Julia Maesa was a member of the Severan dynasty of the Roman Empire who was the grandmother of emperors Elagabalus and Severus Alexander, elder sister of empress Julia Domna, and mother of Julia Soaemias and Julia Mamaea. She wielded influence during the reigns of her grandsons as Augusta of the Empire from 218 to her death, especially on their elevation to emperors.
Julia Soaemias Bassiana was a Syrian noblewoman and the mother of Roman emperor Elagabalus, who ruled over the Roman Empire from 218 to 222. She was one of his chief advisors, initially with the support and accompaniment of her mother Julia Maesa. She and her mother guided the young emperor until growing unrest and a family division led to her son's replacement by her nephew Severus Alexander. Julia Soaemias was killed along with her son by the Praetorian Guard.
Julia Avita Mamaea or Julia Mamaea was a Syrian noble woman and member of the Severan dynasty. She was the mother of Roman emperor Alexander Severus and remained one of his chief advisors throughout his reign. She was killed in 235 by rebel soldiers along with her son.
Sol Invictus was long considered to be the official sun god of the later Roman Empire. In recent years, however, the scholarly community has become divided on Sol between traditionalists and a growing group of revisionists.
The Emesenedynasty, also called the Sampsigeramids or the Sampsigerami, were a Roman client dynasty of Arab priest-kings known to have ruled by 46 BC from Arethusa and later from Emesa, Syria, until between 72 and 78/79, or at the latest the reign of Emperor Antoninus Pius (138–161). Iamblichus, the famous Neoplatonist philosopher of the third century, was one of their descendants, as was empress Julia Domna, matriarch of the Severan dynasty.
Julius Bassianus was an Arab high priest of Elagabalus at the Temple of the Sun in Emesa, Syria, where this solar deity was worshipped in a shape of a black stone. The name Elagabalus derives from Ilāh and gabal, resulting in "the God of the Mountain," the Emesene manifestation of the deity. Bassianus was a member of the Royal family of Emesa, which was a part of the Arab aristocracy in this client kingdom of the Roman Empire. The beginning of his priesthood is unknown, but by 187 he was a high priest at Emesa. Bassianus was a son of a Julius and his paternal uncle was Julius Agrippa, who served as a Primipilaris.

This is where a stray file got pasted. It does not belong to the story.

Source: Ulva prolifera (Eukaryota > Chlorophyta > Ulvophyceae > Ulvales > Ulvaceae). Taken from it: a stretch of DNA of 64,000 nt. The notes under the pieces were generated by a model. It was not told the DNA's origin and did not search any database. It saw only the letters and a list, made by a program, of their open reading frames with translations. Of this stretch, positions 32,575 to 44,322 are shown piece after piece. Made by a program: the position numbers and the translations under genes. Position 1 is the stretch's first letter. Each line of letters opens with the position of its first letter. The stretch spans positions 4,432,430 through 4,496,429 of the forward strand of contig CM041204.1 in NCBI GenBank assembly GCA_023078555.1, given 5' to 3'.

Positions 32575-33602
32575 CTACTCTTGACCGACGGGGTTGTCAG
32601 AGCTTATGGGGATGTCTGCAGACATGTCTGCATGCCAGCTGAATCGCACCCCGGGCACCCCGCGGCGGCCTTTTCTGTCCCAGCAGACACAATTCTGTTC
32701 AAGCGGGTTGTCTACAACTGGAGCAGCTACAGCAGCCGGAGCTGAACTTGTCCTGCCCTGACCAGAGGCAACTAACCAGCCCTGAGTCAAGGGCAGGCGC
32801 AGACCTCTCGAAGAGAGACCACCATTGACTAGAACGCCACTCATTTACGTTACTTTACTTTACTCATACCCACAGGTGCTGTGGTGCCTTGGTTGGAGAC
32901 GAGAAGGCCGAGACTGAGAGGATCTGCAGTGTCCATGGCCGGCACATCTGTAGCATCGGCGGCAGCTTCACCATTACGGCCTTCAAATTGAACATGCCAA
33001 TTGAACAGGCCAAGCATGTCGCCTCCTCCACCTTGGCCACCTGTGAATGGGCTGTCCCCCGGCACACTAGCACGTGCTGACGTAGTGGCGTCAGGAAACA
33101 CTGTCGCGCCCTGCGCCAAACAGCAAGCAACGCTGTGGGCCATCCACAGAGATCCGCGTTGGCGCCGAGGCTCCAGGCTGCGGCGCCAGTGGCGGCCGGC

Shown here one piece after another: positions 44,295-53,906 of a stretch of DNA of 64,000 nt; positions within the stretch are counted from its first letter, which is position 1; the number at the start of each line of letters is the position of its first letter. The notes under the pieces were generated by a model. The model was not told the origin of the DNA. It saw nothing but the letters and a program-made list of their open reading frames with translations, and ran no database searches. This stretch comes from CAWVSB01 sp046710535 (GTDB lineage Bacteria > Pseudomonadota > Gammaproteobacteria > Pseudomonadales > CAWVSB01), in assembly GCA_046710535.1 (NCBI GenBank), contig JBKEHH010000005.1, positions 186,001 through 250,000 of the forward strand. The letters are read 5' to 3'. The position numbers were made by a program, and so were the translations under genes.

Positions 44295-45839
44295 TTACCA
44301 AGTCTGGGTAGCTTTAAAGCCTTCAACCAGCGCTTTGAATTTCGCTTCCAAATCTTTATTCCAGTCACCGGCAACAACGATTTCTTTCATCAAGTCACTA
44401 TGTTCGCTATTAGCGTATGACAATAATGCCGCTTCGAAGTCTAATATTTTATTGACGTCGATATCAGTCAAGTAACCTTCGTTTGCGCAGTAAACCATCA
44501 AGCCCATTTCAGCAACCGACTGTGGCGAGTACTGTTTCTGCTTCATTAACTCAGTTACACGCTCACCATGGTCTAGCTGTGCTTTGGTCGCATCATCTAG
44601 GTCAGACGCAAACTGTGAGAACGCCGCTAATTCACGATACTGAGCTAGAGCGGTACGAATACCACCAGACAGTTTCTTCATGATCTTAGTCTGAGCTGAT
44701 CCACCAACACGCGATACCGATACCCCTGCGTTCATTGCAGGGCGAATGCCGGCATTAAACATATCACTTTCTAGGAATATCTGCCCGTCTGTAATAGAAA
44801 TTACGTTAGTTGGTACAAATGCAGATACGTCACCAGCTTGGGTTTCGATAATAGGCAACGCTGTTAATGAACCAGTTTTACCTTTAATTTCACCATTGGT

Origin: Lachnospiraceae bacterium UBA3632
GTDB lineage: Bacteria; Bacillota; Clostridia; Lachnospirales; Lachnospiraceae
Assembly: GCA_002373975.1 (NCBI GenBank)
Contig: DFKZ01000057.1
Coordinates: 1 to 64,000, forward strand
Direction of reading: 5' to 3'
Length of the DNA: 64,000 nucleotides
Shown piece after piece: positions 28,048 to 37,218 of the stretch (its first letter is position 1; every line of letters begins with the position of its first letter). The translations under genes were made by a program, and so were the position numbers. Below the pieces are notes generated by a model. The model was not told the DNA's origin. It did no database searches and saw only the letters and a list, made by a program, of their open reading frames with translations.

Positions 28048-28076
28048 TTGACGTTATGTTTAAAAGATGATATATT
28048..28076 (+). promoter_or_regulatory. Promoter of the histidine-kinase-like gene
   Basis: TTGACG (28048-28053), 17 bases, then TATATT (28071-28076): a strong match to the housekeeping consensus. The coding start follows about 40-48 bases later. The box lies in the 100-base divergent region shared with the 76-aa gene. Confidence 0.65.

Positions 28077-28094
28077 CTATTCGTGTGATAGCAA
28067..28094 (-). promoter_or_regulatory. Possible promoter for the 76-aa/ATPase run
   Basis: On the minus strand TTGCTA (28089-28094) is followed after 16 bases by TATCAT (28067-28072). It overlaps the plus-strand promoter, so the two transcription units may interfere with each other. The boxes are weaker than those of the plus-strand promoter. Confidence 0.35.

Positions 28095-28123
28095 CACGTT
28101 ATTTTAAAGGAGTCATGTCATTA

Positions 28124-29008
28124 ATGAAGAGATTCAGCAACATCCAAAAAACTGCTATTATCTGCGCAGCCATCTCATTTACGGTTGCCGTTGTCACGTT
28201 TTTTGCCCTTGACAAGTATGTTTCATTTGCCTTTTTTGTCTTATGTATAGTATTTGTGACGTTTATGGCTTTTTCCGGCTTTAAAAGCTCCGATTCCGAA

Gaius Julius Avitus Alexianus was a Syrian nobleman who had an impressive Roman military and political career.
Marcus Julius Gessius Marcianus also known as Gessius Marcianus was a Syrian Roman aristocrat. He was the second husband of Julia Avita Mamaea and step-father of the future emperor Severus Alexander.
Sol is the personification of the Sun and a god in ancient Roman religion. It was long thought that Rome actually had two different, consecutive sun gods: The first, Sol Indiges, was thought to have been unimportant, disappearing altogether at an early period. Only in the late Roman Empire, scholars argued, did the solar cult re-appear with the arrival in Rome of the Syrian Sol Invictus, perhaps under the influence of the Mithraic mysteries. Recent publications have challenged the notion of two different sun gods in Rome, pointing to the abundant evidence for the continuity of the cult of Sol, and the lack of any clear differentiation – either in name or depiction – between the "early" and "late" Roman sun god.
Gaius Julius Alexion was a Syrian Prince and Roman Client Priest King of Emesa.
Julius Alexander also known as Julius Alexander of Emesa was prince from the Royal family of Emesa who lived in the 2nd century.
Tiberius Julius Balbillus also known as Julius Balbillus and Aurelius Julius Balbillus was an Emesene aristocrat from the Emesene dynasty in Roman Syria who served as a priest of the cult of Elagabalus in Rome during the reigns of the Severan emperors Septimius Severus and Caracalla.
Marcus Julius Gessius Bassianus was a Magister (master) in the Arval Brethren during the reign of Roman emperor Caracalla who ruled from 212 until 217.
Theoclia was a Syrian Roman noblewoman.